BigBand Snags $15M in a Windfall


BigBand Networks Inc. wasn't looking for more funding to further its development track — rather, the funding found it.

The Redwood City, Calif.-based provider of Gigabit Ethernet television and video-on-demand content delivery and management systems recently managed to snag another $15 million from a group of capital investors, even though it was not actively seeking another round of funding. The group specializes in companies with maturing business plans.

BigBand will get the funding boost from Meritech Capital Partners. After four funding rounds, the company has gathered some $75 million from investors, including AOL Time Warner Ventures, Charles River Ventures, Evergreen Investments, Pilot House Ventures and Redpoint Ventures.

"The fact that we got people pursuing us for investment in this environment — which is the exception to the rule — is a validation of the fact that people see us as an exception, and our business plan continues to work as planned," said BigBand president and CEO Amir Bassan-Eskenazi. "The good news is we didn't need this investment – we had an opportunity to take it, and we took it, so we can continue and build the company."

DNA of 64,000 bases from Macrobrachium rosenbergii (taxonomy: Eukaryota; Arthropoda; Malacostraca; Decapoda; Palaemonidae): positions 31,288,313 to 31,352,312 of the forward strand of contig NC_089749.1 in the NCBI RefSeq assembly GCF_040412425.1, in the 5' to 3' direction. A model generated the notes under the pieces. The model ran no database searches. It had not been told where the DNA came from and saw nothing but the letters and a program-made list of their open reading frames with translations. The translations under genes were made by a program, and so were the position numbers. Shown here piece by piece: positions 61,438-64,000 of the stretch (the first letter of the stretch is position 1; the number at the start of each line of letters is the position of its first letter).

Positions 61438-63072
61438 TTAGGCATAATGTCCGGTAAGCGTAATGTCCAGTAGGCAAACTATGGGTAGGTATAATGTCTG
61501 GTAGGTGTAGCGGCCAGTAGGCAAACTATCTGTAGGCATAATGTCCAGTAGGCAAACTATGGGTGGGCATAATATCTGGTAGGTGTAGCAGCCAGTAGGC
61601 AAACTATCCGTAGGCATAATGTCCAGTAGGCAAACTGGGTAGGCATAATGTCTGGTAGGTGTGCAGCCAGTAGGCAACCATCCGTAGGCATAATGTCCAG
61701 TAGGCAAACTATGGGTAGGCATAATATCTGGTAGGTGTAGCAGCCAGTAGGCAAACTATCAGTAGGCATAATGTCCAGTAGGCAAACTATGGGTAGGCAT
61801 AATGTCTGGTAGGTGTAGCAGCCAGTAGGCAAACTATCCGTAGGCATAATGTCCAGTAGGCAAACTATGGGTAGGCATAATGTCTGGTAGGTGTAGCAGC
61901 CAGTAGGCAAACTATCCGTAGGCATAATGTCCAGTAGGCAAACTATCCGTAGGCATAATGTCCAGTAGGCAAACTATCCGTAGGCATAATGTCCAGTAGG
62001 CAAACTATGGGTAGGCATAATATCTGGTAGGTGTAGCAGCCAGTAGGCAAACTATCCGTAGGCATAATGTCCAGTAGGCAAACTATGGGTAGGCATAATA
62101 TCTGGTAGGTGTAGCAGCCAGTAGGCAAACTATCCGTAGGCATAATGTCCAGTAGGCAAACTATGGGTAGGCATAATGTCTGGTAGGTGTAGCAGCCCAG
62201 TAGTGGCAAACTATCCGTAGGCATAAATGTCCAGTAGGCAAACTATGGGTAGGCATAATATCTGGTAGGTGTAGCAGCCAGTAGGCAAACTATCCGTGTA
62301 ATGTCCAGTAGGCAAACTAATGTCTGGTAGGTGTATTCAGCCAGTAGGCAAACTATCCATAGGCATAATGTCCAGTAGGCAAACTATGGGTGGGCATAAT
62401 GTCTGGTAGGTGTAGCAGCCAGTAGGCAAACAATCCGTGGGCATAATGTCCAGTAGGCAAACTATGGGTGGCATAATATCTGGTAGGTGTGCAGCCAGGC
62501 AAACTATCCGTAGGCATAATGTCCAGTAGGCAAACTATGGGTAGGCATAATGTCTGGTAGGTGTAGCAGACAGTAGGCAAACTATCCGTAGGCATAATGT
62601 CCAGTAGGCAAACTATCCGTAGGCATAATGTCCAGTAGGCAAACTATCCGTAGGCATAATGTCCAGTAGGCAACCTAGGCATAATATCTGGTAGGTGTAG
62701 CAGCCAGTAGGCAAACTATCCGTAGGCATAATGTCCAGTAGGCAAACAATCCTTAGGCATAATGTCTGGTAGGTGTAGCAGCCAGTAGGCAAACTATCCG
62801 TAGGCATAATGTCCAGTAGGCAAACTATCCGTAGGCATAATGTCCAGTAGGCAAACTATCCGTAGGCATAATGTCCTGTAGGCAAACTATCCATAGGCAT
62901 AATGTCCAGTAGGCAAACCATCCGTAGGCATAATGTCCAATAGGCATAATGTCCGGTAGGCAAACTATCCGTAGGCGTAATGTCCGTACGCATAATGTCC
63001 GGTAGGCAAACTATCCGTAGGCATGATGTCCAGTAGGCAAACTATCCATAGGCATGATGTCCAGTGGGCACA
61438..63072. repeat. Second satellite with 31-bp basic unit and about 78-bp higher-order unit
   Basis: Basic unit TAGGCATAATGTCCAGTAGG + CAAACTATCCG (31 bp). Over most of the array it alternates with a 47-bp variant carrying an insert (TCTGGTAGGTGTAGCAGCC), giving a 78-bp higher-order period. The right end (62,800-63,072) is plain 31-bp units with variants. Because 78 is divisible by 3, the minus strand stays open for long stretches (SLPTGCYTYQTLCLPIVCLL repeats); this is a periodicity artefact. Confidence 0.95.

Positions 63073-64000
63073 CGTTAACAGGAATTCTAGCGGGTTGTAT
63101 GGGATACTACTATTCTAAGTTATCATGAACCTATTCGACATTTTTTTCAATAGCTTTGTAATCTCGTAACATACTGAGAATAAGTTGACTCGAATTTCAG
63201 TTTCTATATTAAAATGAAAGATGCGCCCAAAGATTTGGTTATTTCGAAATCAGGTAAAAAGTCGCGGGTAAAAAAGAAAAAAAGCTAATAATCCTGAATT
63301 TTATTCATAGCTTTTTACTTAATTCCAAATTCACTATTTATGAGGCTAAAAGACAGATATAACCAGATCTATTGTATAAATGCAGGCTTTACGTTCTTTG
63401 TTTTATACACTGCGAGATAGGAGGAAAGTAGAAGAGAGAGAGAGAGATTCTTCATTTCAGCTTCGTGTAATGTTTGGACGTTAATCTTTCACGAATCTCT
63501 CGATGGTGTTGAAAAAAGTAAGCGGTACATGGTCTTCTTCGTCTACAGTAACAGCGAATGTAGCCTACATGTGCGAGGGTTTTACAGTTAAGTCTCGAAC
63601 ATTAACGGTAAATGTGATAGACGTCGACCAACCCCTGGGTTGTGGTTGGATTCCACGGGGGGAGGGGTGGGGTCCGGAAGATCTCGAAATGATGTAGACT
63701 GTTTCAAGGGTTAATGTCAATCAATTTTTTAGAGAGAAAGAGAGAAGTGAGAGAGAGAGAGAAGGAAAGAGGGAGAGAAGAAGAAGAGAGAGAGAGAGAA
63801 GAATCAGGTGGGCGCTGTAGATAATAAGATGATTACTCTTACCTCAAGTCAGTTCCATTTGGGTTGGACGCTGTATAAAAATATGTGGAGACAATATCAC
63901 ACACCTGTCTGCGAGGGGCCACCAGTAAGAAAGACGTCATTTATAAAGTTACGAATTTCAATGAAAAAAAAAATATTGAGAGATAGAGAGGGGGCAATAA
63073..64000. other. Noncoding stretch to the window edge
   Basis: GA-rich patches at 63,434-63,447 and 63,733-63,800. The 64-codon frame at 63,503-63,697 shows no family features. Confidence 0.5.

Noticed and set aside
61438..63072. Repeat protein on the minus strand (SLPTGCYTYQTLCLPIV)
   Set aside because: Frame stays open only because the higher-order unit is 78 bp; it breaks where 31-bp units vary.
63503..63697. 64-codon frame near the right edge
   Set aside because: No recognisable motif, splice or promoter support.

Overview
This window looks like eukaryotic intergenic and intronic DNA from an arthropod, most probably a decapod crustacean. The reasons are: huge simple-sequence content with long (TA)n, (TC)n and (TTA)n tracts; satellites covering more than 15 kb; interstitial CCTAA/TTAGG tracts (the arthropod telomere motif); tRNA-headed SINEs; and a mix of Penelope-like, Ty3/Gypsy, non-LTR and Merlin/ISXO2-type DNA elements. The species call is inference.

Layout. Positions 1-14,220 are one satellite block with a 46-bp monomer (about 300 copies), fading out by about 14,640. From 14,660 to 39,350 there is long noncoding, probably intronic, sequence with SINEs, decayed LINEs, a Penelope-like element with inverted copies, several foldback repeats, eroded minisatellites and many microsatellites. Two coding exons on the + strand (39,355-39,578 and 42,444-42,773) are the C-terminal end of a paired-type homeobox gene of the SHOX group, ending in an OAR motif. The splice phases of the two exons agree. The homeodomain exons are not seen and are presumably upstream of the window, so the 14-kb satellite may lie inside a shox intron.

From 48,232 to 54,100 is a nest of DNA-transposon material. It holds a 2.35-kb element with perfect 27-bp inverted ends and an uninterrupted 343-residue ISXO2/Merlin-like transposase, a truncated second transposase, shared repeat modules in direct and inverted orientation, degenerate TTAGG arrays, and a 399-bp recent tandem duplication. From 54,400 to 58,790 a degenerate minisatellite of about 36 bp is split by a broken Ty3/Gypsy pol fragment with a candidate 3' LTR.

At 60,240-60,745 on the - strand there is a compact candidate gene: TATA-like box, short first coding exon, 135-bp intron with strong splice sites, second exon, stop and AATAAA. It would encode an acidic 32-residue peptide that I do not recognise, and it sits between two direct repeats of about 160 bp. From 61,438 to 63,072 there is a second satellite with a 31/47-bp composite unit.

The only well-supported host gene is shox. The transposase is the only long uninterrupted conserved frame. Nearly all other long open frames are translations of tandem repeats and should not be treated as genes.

Meritech, which focuses on investments with companies that have passed out of the start-up phase, was attracted to BigBand because of the broadband delivery market's potential.

"We are very pleased to align with BigBand Networks, and expect great things from the company in the markets for video and multimedia services over broadband networks," said Paul Madera, managing director of Meritech Capital Partners. "We have carefully tracked BigBand Networks' progress over the past two years, and have been impressed by its continuing revenue growth in this difficult economic environment."

BigBand will use the windfall to push along its Ethernet technology, including its switched-broadcast scheme for high-volume VOD systems. Switched broadcast would allow cable operators to fire off video content to edge servers only if customers request those titles, freeing up significant amounts of bandwidth.

"We expect to be positioned to take advantage of this, and mostly to pursue execution of our business plan and accelerate our growth and develop more applications and bring it to the benefit of our customers," Bassan-Eskenazi said. "When that is going to be, there are too many machinations for us to go out and guess.

Similarly, BigBand is still mulling its options when it comes to the final startup phase of an initial public offering. Going public has fallen out of favor in the recent harsh economic climate, so the start-up will weigh timing of such an offer carefully.

"We probably will be in a similar situation with the IPO — when there is a market to do that, we will do it," Bassan-Eskenazi said. "But until then, we are very much focused on execution, and execution is what really got us here and will get us to the next level."

Until now, the funding has assured that BigBand will have cash enough to reach breakeven, although the company is not releasing an estimate of when that point will occur. But the new funding "definitely improves our situation," Bassan-Eskenazi said.